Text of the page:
Variables defined as part of the command line.
.It Local variables
Variables that are defined specific to a certain target.
The seven local variables are as follows:
.Bl -tag -width ".ARCHIVE"
.It Va .ALLSRC
The list of all sources for this target; also known as
.Ql Va \&\*[Gt] .
.It Va .ARCHIVE
The name of the archive file.
.It Va .IMPSRC
In suffix-transformation rules, the name/path of the source from which the
target is to be transformed (the
.Dq implied
source); also known as
.Ql Va \&\*[Lt] .
It is not defined in explicit rules.
.It Va .MEMBER
The name of the archive member.
.It Va .OODATE
The list of sources for this target that were deemed out-of-date; also
known as
.Ql Va \&? .
.It Va .PREFIX
The file prefix of the target, containing only the file portion, no suffix
or preceding directory components; also known as
.Ql Va * .
.It Va .TARGET
The name of the target; also known as
.Ql Va @ .
.El
.Pp
The shorter forms
.Ql Va @ ,
.Ql Va \&? ,
.Ql Va \&\*[Lt] ,
.Ql Va \&\*[Gt] ,
and
.Ql Va *
are permitted for backward
compatibility with historical makefiles and are not recommended.
The six variables
.Ql Va "@F" ,
.Ql Va "@D" ,
.Ql Va "\*[Lt]F" ,
.Ql Va "\*[Lt]D" ,
.Ql Va "*F" ,
and
.Ql Va "*D"
are permitted for compatibility with
.At V
makefiles and are not recommended.
.Pp
Four of the local variables may be used in sources on dependency lines
because they expand to the proper value for each target on the line.
These variables are
.Ql Va .TARGET ,
.Ql Va .PREFIX ,
.Ql Va .ARCHIVE ,
and
.Ql Va .MEMBER .
.El
.Ss Additional built-in variables
In addition,
.Nm
sets or knows about the following variables:
.Bl -tag -width .MAKEOVERRIDES
.It Va \&$
A single dollar sign
.Ql \&$ ,
i.e.
.Ql \&$$
expands to a single dollar
sign.
.It Va .ALLTARGETS
The list of all targets encountered in the Makefile.
If evaluated during
Makefile parsing, lists only those targets encountered thus far.
.It Va .CURDIR
A path to the directory where
.Nm
was executed.
Refer to the description of
.Ql Ev PWD
for more details.
.It Ev MAKE
The name that
.Nm
was executed with
.Pq Va argv[0] .
For compatibility
.Nm
also sets
.Va .MAKE
with the same value.
The preferred variable to use is the environment variable
.Ev MAKE
because it is more compatible with other versions of
.Nm
and cannot be confused with the special target with the same name.
.It Va .MAKE.DEPENDFILE
Names the makefile (default
.Ql Pa .depend )
from which generated dependencies are read.
.It Va .MAKE.EXPAND_VARIABLES
A boolean that controls the default behavior of the
.Fl V
option.
.It Va .MAKE.EXPORTED
The list of variables exported by
.Nm .
.It Va .MAKE.JOBS
The argument to the
.Fl j
option.
.It Va .MAKE.JOB.PREFIX
If
.Nm
is run with
.Ar j
then output for each target is prefixed with a token
.Ql --- target ---
the first part of which can be controlled via
.Va .MAKE.JOB.PREFIX .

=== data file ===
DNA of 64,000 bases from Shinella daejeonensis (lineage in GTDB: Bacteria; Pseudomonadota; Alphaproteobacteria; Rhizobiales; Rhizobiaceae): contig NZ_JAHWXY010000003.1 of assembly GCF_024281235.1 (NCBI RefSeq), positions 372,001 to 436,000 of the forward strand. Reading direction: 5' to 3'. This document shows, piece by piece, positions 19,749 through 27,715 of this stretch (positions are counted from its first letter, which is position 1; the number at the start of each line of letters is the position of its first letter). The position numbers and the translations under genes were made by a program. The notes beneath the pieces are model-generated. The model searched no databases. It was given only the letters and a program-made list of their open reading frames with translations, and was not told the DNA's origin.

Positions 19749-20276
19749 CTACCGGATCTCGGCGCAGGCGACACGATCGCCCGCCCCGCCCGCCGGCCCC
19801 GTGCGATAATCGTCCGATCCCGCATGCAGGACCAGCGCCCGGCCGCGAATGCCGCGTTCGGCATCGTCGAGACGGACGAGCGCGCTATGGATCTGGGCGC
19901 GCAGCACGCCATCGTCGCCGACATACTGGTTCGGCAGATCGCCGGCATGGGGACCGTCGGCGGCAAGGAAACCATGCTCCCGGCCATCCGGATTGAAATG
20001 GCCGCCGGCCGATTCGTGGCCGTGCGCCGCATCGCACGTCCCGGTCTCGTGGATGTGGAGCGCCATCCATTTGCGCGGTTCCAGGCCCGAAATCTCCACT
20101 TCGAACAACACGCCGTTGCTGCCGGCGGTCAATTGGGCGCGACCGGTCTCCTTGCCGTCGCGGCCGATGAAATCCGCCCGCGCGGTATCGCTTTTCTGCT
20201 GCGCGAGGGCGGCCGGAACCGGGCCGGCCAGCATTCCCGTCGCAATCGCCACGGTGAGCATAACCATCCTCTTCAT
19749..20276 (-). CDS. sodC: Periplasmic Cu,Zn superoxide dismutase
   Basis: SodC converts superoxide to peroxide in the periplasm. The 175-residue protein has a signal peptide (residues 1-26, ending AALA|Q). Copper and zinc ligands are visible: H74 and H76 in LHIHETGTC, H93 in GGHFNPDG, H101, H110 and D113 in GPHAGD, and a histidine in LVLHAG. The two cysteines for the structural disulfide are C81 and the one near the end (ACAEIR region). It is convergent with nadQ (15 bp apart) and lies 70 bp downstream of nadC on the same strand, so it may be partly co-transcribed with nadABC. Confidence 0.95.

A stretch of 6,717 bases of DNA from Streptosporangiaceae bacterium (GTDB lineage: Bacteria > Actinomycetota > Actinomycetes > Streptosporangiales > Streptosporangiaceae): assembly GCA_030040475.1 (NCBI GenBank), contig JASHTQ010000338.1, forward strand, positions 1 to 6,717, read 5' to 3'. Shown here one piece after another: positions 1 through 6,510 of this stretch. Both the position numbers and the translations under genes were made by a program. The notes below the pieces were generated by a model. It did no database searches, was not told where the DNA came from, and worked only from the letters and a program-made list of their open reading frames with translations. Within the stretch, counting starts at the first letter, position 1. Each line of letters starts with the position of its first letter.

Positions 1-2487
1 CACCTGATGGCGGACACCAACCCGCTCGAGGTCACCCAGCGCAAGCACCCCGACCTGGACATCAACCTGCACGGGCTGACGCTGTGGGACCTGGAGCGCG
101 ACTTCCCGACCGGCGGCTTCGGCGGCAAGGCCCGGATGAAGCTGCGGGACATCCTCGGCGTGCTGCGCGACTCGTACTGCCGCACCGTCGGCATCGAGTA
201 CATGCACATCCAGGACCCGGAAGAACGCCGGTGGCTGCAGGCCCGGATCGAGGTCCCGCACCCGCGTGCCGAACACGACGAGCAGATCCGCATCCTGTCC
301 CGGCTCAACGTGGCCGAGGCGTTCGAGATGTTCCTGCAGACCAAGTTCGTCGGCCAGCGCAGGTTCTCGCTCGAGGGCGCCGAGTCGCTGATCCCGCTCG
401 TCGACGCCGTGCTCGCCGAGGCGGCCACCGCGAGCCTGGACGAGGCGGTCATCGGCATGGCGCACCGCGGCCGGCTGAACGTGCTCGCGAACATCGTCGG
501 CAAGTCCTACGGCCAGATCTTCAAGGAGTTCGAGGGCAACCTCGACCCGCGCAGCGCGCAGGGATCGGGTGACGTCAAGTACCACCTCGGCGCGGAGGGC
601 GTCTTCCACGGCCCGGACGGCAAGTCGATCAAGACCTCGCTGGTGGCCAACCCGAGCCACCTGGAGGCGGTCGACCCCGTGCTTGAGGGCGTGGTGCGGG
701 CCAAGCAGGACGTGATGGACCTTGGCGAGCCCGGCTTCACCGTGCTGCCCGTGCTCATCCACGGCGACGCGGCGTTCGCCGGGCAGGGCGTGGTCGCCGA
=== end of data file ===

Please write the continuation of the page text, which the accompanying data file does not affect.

If 
.Va .MAKE.JOB.PREFIX
is empty, no token is printed.
.br
For example:
.Li .MAKE.JOB.PREFIX=${.newline}---${.MAKE:T}[${.MAKE.PID}]
would produce tokens like
.Ql ---make[1234] target ---
making it easier to track the degree of parallelism being achieved.
.It Ev MAKEFLAGS
The environment variable
.Ql Ev MAKEFLAGS
may contain anything that
may be specified on
.Nm Ns 's
command line.
Anything specified on
.Nm Ns 's
command line is appended to the
.Ql Ev MAKEFLAGS
variable which is then
entered into the environment for all programs which
.Nm
executes.
.It Va .MAKE.LEVEL
The recursion depth of
.Nm .
The initial instance of
.Nm
will be 0, and an incremented value is put into the environment
to be seen by the next generation.
This allows tests like:
.Li .if ${.MAKE.LEVEL} == 0
to protect things which should only be evaluated in the initial instance of
.Nm .
.It Va .MAKE.MAKEFILE_PREFERENCE
The ordered list of makefile names
(default
.Ql Pa makefile ,
.Ql Pa Makefile )
that
.Nm
will look for.
.It Va .MAKE.MAKEFILES
The list of makefiles read by
.Nm ,
which is useful for tracking dependencies.
Each makefile is recorded only once, regardless of the number of times read.
.It Va .MAKE.MODE
Processed after reading all makefiles.
Can affect the mode that
.Nm
runs in.
It can contain a number of keywords:
.Bl -hang -width ignore-cmd
.It Pa compat
Like
.Fl B ,
puts
.Nm
into "compat" mode.
.It Pa meta
Puts
.Nm
into "meta" mode, where meta files are created for each target
to capture the command run, the output generated and if
.Xr filemon 4
is available, the system calls which are of interest to
.Nm .
The captured output can be very useful when diagnosing errors.
.It Pa curdirOk= Ar bf
Normally
.Nm
will not create .meta files in
.Ql Va .CURDIR .
This can be overridden by setting
.Va bf
to a value which represents True.
.It Pa env
For debugging, it can be useful to inlcude the environment
in the .meta file.
.It Pa verbose
If in "meta" mode, print a clue about the target being built.
This is useful if the build is otherwise running silently.
The message printed the value of:
.Va .MAKE.META.PREFIX .
.It Pa ignore-cmd
Some makefiles have commands which are simply not stable.
This keyword causes them to be ignored for
determining whether a target is out of date in "meta" mode.
See also
.Ic .NOMETA_CMP .
.It Pa silent= Ar bf
If
.Va bf
is True, when a .meta file is created, mark the target
.Ic .SILENT .
.El
.It Va .MAKE.META.BAILIWICK
In "meta" mode, provides a list of prefixes which
match the directories controlled by
.Nm .
If a file that was generated outside of
.Va .OBJDIR
but within said bailiwick is missing,
the current target is considered out-of-date.
.It Va .MAKE.META.CREATED
In "meta" mode, this variable contains a list of all the meta files